The first day of our Olympic National Park weekend began in Bremerton, Washington, with me wrapping up my conference in the morning. I came back to the hotel just before noon to finish packing up my things while Jon took a shower after his run. We checked out and then got on the road, heading north to our home for the next few days, Sequim. We stopped for a panini, soup and salad lunch at Panera Bread (don’t you just love their food!), and then we were on our way!
I have always thought of the Olympic Peninsula being a good distance away from our home just south of Canada. To get there from home, we have to drive south, then west, then take a ferry from Coupeville to Port Townsend, then drive to whatever our final destination is. For some reason I just have a mental block about it, even though it really isn’t that far away – so I had never been there, and neither had Jon. But driving up to Sequim from Bremerton was just over an hour, on mostly country highways with light traffic. The sun was shining and the workweek was done, so it was really a pleasant excursion.
We got to Sequim and checked into our hotel, changed into hiking clothes, and then headed out to the Olympic National Park Visitor’s Center to try to beat the rain. We knew the weekend would bring some, but in Washington, even if rain is promised, you never really know if it will start, when it will start, how much you will get, or how long it will last.
Olympic National Park is a huge park, spanning 922,650 acres, with several entrances, and several Visitor’s Centers. President Theodore Roosevelt designated the area as a National Monument in 1909, and it was changed to National Park status in 1938 by Franklin D. Roosevelt. The park has four distinct ecosystems: coastal, alpine, temperate rainforest, and drier coniferous forest on the east side of the park. The park contains 60 miles of coastline on the West Coast of Washington, rainforests that receive over 150 inches of precipitation annually, and a mountain range with a summit of 7,788 feet, Mount Deception, and a glacier of over 5 kilometers.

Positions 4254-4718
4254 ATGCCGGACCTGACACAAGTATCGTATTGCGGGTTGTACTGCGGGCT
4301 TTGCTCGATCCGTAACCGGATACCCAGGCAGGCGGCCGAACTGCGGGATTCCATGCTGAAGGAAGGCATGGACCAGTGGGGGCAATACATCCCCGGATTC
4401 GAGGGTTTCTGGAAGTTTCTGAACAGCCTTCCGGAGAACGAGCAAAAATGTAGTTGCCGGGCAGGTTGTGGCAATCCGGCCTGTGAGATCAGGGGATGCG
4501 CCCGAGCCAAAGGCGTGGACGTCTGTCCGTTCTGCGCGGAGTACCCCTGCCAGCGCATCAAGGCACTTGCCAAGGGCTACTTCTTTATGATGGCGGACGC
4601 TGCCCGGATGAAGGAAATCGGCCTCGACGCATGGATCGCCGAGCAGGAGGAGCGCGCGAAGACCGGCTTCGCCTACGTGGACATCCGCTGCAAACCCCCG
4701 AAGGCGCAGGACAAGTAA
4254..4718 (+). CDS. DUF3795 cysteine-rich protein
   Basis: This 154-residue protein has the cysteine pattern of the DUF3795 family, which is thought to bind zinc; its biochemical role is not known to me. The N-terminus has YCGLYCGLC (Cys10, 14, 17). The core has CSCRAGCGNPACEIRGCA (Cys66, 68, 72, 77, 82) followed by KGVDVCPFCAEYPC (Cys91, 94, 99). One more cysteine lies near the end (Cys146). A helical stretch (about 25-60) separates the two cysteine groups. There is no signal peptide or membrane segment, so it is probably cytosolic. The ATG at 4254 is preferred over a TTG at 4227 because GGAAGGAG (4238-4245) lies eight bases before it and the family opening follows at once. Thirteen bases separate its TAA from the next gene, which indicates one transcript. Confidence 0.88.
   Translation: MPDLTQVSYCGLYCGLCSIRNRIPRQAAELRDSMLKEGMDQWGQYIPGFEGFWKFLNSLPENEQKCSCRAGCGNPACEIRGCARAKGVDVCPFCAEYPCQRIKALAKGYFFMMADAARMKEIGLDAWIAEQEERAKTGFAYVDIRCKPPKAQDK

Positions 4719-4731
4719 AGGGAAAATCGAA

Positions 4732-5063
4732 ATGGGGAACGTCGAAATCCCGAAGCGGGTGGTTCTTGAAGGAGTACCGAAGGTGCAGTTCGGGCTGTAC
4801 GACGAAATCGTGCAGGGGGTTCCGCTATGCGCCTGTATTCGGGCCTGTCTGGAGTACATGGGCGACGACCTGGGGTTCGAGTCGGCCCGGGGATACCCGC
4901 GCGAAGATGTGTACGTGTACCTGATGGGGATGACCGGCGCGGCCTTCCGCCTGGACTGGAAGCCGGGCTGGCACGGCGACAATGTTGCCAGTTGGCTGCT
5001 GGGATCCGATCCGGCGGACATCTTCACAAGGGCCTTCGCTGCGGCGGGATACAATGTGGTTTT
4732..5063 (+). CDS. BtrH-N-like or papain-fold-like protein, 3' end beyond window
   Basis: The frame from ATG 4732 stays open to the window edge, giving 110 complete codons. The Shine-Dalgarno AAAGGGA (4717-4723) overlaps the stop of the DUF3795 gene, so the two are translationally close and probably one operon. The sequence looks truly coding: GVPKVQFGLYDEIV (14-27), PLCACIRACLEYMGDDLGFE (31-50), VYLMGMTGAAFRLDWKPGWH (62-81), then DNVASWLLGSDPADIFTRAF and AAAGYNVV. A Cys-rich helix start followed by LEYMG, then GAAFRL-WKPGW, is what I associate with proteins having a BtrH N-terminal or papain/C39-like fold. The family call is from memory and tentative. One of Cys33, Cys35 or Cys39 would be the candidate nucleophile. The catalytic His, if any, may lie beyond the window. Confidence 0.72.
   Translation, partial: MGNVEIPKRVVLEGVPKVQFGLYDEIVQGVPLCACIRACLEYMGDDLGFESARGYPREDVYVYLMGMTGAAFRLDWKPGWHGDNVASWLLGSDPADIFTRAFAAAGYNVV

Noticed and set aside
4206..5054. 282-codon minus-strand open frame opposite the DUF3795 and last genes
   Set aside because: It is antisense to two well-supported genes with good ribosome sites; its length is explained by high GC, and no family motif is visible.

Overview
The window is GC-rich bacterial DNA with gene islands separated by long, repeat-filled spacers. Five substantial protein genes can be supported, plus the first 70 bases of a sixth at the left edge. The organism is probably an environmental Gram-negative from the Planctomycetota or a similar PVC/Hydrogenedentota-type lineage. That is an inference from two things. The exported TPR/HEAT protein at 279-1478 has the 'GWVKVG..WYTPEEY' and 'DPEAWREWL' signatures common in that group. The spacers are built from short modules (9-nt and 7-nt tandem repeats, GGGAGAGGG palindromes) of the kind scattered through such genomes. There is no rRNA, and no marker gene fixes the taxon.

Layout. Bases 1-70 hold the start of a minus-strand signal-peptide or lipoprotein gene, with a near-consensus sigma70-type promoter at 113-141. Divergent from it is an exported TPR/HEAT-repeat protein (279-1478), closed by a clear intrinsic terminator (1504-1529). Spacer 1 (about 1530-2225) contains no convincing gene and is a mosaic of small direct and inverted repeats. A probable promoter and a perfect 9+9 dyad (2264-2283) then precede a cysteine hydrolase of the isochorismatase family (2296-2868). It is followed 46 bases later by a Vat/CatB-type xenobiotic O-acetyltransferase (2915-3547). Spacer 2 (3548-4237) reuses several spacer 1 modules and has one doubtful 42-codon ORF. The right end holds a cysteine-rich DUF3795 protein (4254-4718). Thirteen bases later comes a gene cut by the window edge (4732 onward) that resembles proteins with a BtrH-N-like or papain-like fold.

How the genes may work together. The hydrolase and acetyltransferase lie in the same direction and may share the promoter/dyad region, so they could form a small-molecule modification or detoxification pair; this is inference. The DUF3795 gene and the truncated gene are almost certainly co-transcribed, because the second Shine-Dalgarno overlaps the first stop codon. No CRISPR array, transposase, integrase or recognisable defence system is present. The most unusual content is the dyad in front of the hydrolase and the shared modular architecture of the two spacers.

The main Visitor’s Center at Olympic National Park is just outside of Port Angeles, which is about 15 miles east of where we were staying in Sequim. The rangers there are very helpful, giving you advice on which trails you might want to hike, or equipping you with a bear box if you are going to be camping in the park. The Visitor’s Center also contains the Beaumont Cabin, a log cabin built by Elliott Beaumont in 1887, on his 160 acre homestead claim.
Beaumont lived in the cabin with his wife for almost 40 years. It was donated to the Clallam County Historical Society in the 1960s, and has been restored and furnished with period furnishings. You can peek in and see the decor, and immediately realize how small a pioneer cabin is. It is about 10 feet by 10 feet! You really get a good idea of the phrase cabin fever!
After checking out the cabin, it wasn’t raining, so we were ready to head up to Hurricane Ridge to see some awesome views!